Well, after 31 months of ‘negotiating’ Brexit we now have only 88 days left until we leave the EU forever, and almost nothing has been finalised or agreed! During this time the other 27 EU members have managed to reach agreement on what they want to achieve from the UK ‘Brexit deal’. But we have failed to do the same.

There seems to be no hope of parliament reaching a majority decision on either accepting the EU deal on the table; or indeed any of the current alternatives being discussed in the House. Does this mean the country will have a second referendum?

It must surely be clear to anyone – who isn’t comfortably off, retired with an index linked final salary pension – that the ‘no deal’ or ‘hard Brexit’ option is nothing but a huge disaster waiting to happen! The UK economy is already in poor shape, with well-known high street retailers posting profit warnings. We have heard what the Bank of England said regarding unemployment, falling house prices, rising inflation and interest rates. Yet there are still those out there, talking about going for a ‘no deal’ divorce with the EU.

There is still much bullish talk about UK exporters accepting WTO (World Trade Organisation) tariffs, and carrying on with exporting to the EU and the rest of the world! Really? Have they looked at the scale of the tariffs? About the only UK export product that could survive WTO trading terms is Scotch whisky, and that’s because its a premium product that has the world market to itself! I wouldn’t put UK malting barley in that bracket.

So our export business beyond the end of March has stopped, as has all new-crop export trade. We have EU buyers who want to buy our malting barley but its too risky, as they don’t know what the final price could be.

It really is fortunate that we don’t have a big exportable surplus of malting barley or wheat in the UK if we did, we would not be enjoying our current high ex farm values.

The UK grain trade is normally quiet at this time of year but its slightly worse than normal as end users are full up with stock, which is not surprising as we had about a full year’s feed wheat import programme during the first four months of the year!

Cheap maize has also been coming in and displacing further wheat in feed rations. Without hard winter weather the compound feed trade is slow. Also farmers are sitting on their remaining small balances as they are in other part of the world. I don’t blame them for that.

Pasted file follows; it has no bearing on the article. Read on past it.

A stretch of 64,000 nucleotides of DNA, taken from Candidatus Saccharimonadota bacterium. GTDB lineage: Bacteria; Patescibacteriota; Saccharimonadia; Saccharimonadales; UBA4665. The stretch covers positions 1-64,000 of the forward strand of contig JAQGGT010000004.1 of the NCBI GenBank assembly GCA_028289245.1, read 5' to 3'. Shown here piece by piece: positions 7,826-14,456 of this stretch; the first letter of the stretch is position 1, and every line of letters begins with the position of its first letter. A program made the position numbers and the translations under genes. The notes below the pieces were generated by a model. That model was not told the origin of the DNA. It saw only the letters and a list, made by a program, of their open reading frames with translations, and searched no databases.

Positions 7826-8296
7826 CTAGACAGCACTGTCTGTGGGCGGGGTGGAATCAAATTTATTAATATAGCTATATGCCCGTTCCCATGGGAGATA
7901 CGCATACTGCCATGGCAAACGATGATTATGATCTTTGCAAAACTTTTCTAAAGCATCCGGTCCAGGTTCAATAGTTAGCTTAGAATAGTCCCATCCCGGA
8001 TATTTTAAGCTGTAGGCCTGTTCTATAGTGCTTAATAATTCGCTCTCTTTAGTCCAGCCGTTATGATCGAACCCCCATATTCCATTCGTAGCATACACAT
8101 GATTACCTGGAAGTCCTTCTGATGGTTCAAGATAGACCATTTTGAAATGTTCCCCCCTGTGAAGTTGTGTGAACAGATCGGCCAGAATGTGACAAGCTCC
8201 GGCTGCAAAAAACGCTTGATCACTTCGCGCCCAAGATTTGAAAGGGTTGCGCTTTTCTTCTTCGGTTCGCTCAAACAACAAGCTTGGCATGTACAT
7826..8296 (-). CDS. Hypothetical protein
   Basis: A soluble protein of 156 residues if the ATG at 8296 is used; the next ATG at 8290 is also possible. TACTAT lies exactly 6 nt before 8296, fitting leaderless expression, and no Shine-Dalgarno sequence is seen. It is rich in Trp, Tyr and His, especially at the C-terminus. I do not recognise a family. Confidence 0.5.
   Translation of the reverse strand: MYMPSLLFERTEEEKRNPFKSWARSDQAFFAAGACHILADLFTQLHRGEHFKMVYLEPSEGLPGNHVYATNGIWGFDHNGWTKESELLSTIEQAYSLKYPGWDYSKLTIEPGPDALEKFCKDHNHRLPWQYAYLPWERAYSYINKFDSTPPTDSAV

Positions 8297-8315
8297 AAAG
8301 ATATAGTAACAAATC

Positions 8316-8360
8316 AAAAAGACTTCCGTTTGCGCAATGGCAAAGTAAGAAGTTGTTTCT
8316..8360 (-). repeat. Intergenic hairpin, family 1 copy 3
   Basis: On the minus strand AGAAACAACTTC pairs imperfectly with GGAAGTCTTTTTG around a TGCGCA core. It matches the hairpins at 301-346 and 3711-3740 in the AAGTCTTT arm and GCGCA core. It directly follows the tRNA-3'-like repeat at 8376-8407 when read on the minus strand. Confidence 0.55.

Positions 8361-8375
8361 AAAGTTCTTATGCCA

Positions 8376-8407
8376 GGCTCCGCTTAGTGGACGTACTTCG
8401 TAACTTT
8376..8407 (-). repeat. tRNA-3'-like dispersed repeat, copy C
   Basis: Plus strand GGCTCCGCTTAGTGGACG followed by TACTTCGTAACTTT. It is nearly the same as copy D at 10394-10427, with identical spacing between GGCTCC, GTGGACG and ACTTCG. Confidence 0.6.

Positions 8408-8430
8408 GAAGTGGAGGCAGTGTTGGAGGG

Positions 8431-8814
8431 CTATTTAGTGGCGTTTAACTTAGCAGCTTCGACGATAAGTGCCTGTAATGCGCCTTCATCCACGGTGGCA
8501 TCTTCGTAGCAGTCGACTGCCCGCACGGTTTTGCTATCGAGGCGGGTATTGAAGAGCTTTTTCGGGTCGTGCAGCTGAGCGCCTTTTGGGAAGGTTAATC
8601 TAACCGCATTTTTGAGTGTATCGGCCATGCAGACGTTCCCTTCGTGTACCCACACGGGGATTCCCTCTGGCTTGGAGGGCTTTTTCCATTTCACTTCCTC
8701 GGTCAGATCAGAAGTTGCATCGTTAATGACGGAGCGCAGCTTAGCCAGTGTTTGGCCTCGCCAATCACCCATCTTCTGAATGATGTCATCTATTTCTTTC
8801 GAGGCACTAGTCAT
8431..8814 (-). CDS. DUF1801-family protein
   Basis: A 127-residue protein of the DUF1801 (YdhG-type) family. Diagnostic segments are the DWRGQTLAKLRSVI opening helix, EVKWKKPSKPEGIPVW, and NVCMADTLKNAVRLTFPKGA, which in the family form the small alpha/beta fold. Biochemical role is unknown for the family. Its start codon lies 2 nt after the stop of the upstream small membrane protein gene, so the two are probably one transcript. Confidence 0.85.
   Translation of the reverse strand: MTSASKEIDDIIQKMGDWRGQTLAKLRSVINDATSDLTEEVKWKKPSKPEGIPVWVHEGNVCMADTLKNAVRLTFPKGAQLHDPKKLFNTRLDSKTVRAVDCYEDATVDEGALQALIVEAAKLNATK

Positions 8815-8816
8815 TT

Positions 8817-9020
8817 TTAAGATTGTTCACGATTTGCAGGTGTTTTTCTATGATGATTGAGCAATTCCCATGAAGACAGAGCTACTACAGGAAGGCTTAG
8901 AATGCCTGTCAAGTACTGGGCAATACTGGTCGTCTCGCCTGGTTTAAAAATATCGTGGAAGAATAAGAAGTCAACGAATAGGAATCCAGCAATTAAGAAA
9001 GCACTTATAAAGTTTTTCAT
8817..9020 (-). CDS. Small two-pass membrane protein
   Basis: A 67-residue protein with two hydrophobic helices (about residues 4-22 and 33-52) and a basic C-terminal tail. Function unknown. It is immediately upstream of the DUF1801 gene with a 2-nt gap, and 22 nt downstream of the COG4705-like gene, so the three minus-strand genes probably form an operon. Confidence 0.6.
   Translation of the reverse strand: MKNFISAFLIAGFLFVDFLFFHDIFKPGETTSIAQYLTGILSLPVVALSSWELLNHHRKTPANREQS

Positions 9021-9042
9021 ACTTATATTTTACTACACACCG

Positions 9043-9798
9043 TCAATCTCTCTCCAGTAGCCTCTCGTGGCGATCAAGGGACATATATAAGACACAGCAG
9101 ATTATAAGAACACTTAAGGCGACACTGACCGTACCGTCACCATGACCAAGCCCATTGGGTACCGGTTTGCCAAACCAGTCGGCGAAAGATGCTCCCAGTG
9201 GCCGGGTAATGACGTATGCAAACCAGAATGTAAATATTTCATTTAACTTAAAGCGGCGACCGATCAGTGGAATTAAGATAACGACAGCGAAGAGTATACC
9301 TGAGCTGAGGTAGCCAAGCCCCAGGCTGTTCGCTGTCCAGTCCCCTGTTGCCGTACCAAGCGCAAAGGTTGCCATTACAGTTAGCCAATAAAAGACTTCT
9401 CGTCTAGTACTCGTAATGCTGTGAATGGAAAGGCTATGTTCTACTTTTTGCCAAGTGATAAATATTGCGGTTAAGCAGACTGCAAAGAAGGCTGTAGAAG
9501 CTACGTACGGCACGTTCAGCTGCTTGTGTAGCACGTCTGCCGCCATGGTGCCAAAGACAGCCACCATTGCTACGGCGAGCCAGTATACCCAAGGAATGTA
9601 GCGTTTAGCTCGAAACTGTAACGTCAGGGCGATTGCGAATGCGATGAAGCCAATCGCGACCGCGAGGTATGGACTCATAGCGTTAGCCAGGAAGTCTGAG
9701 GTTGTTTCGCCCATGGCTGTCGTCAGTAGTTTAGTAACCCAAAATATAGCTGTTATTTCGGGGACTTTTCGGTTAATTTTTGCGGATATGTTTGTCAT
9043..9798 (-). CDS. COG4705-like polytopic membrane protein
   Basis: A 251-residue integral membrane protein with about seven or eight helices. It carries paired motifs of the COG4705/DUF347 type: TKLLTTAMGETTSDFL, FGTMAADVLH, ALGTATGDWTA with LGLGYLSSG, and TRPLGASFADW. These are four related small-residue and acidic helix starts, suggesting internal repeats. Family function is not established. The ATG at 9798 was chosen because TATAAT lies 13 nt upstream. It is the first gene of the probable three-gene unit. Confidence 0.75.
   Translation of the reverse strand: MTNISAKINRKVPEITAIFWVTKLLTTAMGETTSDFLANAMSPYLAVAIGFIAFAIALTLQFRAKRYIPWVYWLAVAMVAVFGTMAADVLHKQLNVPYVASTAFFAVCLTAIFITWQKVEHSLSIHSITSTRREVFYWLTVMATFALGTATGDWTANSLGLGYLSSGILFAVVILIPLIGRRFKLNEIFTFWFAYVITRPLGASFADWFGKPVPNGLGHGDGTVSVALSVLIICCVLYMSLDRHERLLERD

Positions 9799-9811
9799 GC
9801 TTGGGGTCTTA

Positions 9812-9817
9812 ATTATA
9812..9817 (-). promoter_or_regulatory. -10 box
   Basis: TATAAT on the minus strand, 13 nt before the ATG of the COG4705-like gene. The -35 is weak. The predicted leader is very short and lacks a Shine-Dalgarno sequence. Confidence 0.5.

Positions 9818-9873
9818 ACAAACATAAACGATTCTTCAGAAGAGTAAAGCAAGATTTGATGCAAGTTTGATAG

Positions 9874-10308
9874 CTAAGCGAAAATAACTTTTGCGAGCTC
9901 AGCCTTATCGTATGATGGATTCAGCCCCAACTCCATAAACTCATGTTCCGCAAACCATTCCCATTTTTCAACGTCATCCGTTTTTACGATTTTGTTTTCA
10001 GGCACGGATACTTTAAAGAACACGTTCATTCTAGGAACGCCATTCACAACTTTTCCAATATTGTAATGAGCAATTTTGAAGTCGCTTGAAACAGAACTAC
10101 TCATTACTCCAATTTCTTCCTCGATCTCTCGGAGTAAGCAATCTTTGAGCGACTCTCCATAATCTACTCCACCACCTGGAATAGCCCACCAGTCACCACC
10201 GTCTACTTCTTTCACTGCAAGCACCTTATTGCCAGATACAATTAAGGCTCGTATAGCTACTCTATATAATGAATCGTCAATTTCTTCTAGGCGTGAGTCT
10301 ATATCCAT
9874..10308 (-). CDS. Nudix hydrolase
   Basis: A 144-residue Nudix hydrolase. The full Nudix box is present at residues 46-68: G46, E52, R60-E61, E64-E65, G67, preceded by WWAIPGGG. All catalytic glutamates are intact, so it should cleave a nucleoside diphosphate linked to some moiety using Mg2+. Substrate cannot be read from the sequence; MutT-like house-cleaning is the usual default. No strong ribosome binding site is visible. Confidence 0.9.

If our parliament should go for the ‘self destruct’ – ‘no deal’ Brexit, sterling could be devalued by 10% to 15% (as it was when the ridiculous referendum vote went the way it did). Because, even if the world is coming to an end as we know it, you should still have the comfort of your grain appreciating a few pounds per tonne!

In the wider world the trade still believes that the USDA global wheat production may have been overstated by 30 million tonnes! That said, the alleged 260 million tonnes of world stock is giving comfort to the big international buyers. But make no mistake, the world could afford one poor harvest – which we just had – but another consecutive problem would cause quite a panic, and rising prices.

The good news on that front, which I trailed last month is the wet weather in Argentina. It’s carried on raining in the north east all through harvest. They don’t have the infrastructure to deal with excessively wet harvest weather without serious impairment of yield and quality. Australia is also very wet in the east and south east. Maybe El Niño is returning to haunt the Pacific Rim. On a positive note, our quite good ex farm wheat prices are still some £15 per tonne cheaper than imported wheat over April to June. So that’s quite a gap ‘between the wallpaper and the wall’, and would allow some increase in domestic values before imports could figure.

There are rumours that the UK has planted every possible acre with winter wheat. If that was the case, you could be looking at a return to the record 16 million tonne crop we had in 2015. But all of that is a long, long way ahead. I am expecting at least two spikes on new crop, one because of Brexit, and the other a weather event, probably drought in European/Russian spring planted crops.

My new year wish has to be that our parliament does not accept the ‘no deal’ – ‘crash out’ option. Almost anything would be better than that.